Currently the co-host of ABC’s The Chew, Hall has written her first book Cooking With Love – Comfort Food That Hugs You (Simon and Schuster Digital Sales). In it she offers up her versions of simple, home-style dishes like Chicken Pot Pie and Deviled Eggs with Smoky Bacon. The amorous title best describes Hall’s easygoing approach to cooking. She continues her presence in DC as executive chef of Alchemy, an artisanal cookie company. Visit this link to read my interview with Hall on that auspicious night.
A Few More Treasures from This Year
Bouchon Bakery (Artisan) by Thomas Keller; Jerusalem: A Cookbook (Ten Speed Press) by Yottam Ottolenghi and Sami Tamimi; My Key West Kitchen: Recipes and Stories (Kyle Books, London) by Norman Van Aken and Justin Van Aken; The Complete Recipes (Flammarion, Paris) by Paul Bocuse.
November 27, 2012
Special to DC Metro Theater Arts, Broadway Stars, and localKicks
Thanks to Visit Rappahannock County Virginia – Office of Tourism
‘Grey Thursday’. Who dreamt this one up? It’s so not right, on so many levels, and affords us little time to catch up with family, trim the tree together or settle in for a bit of football. Turkey sandwiches anyone? ‘Black Friday’ – a miserably stressful experience at best. Enough said. Now we have “Cyber Monday’ and we are urged to buy online. Let’s just say it’s a cheerless marketing ploy devoid of Santa and his adorable elves. Is this what Christmas has become, just a way to buy gifts more efficiently? If the meaning of Christmas is checking off items online, or battling frantic buyers in a department store for the last cashmere sweater, then surely the spirit of the holidays will pass us by. So count me out. I want the old-fashioned Christmas back – that glorious time of year when we greet our neighbors and find a store where we can meet the owner or the talk to the artist. So bundle up and sally forth with good cheer into the chill air. Have a mug of hot spiced cider, or something a bit more fortified. Tis the best season of the year!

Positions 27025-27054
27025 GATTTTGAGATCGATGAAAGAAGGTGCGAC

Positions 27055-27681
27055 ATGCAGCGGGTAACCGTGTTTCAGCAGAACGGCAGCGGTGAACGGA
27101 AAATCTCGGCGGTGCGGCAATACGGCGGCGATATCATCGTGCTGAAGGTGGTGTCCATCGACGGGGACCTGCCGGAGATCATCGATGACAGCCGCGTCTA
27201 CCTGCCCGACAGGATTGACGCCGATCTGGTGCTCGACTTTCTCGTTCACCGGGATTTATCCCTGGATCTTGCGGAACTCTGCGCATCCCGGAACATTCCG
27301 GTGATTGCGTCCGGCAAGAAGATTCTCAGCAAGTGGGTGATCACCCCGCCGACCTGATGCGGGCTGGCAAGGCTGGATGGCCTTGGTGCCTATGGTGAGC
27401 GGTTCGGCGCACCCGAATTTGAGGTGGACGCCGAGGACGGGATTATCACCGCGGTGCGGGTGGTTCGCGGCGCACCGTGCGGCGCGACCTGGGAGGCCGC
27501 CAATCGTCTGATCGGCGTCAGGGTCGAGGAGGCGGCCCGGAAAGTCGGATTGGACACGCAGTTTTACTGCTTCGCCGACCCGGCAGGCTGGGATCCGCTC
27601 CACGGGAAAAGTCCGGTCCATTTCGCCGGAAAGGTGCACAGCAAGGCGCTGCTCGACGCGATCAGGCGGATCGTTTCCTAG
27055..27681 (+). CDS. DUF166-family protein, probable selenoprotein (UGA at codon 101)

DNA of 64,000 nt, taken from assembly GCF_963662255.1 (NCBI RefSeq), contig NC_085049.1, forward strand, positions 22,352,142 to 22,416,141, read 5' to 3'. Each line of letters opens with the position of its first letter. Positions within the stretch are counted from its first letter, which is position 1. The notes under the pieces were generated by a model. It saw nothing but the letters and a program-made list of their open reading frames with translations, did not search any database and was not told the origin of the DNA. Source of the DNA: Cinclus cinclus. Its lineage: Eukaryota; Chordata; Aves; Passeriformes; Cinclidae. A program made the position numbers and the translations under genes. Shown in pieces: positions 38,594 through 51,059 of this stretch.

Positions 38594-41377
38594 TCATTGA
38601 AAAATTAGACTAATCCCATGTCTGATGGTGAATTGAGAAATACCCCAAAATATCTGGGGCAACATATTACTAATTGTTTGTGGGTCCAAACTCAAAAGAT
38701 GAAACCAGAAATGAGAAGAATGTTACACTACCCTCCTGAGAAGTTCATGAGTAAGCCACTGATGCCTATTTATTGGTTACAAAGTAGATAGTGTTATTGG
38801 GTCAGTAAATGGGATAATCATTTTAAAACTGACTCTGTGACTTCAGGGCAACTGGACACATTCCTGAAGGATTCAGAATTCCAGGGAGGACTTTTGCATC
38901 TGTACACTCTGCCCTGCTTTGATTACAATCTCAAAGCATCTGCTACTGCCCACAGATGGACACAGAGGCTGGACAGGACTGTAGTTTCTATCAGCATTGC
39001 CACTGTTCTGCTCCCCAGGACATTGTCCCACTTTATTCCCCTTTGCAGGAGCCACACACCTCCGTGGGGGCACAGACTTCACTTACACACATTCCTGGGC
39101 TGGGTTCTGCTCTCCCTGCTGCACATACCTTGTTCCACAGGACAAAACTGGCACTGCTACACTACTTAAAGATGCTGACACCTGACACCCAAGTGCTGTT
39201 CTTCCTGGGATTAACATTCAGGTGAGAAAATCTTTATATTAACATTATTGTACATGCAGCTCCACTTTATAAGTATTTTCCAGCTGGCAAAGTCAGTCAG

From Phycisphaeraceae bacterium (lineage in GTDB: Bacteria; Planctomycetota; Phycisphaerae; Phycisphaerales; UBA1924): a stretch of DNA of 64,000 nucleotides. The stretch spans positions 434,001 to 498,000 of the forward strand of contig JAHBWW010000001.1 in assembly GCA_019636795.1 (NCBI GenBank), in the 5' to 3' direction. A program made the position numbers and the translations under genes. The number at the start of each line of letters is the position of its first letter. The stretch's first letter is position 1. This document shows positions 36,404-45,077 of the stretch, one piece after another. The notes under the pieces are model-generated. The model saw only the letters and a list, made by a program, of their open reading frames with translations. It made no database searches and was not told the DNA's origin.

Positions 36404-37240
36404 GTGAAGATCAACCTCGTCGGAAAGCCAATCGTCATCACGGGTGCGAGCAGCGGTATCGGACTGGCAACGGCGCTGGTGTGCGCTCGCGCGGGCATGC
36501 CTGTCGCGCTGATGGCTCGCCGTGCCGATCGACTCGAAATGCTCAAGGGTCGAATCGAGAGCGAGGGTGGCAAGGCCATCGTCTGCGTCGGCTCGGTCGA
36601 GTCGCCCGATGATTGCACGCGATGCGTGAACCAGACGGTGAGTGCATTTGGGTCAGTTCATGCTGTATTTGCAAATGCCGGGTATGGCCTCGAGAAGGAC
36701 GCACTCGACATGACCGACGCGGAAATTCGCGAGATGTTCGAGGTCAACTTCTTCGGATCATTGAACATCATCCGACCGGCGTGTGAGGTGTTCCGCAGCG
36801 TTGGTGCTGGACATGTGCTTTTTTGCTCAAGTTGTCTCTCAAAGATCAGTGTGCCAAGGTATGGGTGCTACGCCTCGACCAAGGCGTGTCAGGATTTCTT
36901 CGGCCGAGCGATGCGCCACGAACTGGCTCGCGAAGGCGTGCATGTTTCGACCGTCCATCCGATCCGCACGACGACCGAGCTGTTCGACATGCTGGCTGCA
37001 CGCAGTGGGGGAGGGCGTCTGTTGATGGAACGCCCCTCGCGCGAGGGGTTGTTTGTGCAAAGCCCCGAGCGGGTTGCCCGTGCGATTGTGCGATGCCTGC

Rappahannock Pasture – Cluneford Sheep – Roadside Cider Shop – Photo credit Jordan Wright
I like to inch up on Christmas slowly, smell chestnuts roasting, bake cookies, make tiny marzipan pigs, put up fruit chutneys and fill tureens with homemade pimento cheese. As for shopping I prefer to patronize a local business. Last weekend we decided to take our list with us to Rappahannock County, Virginia and add to it an elegant country manor, a few wineries, galleries, specialty boutiques and a few sips of damn good whiskey.
Rappahannock Historical Society – Antique Printing Press – Shops in Washington, VA – Photo Credit Jordan Wright
The Friday after Thanksgiving, as department stores and parking lots were filling up with crazed shoppers, we headed west – a quick hour and a half drive from Washington, DC. Soon silhouettes of the Blue Ridge Mountains traced the horizon and we were motoring down country lanes past meadows dotted with Black Angus cattle drinking from placid ponds and on through valleys where horses grazed idly. Weathered red barns and hulking silos chockfull of fodder towered over fallow fields strewn with cylinders of winter hay. Our first stop was a mom-and-pop cider stand to pick up local sorghum and apple butter. Rappahannock County was once one of the nation’s largest apple producers and its rich history of agriculture is still thriving.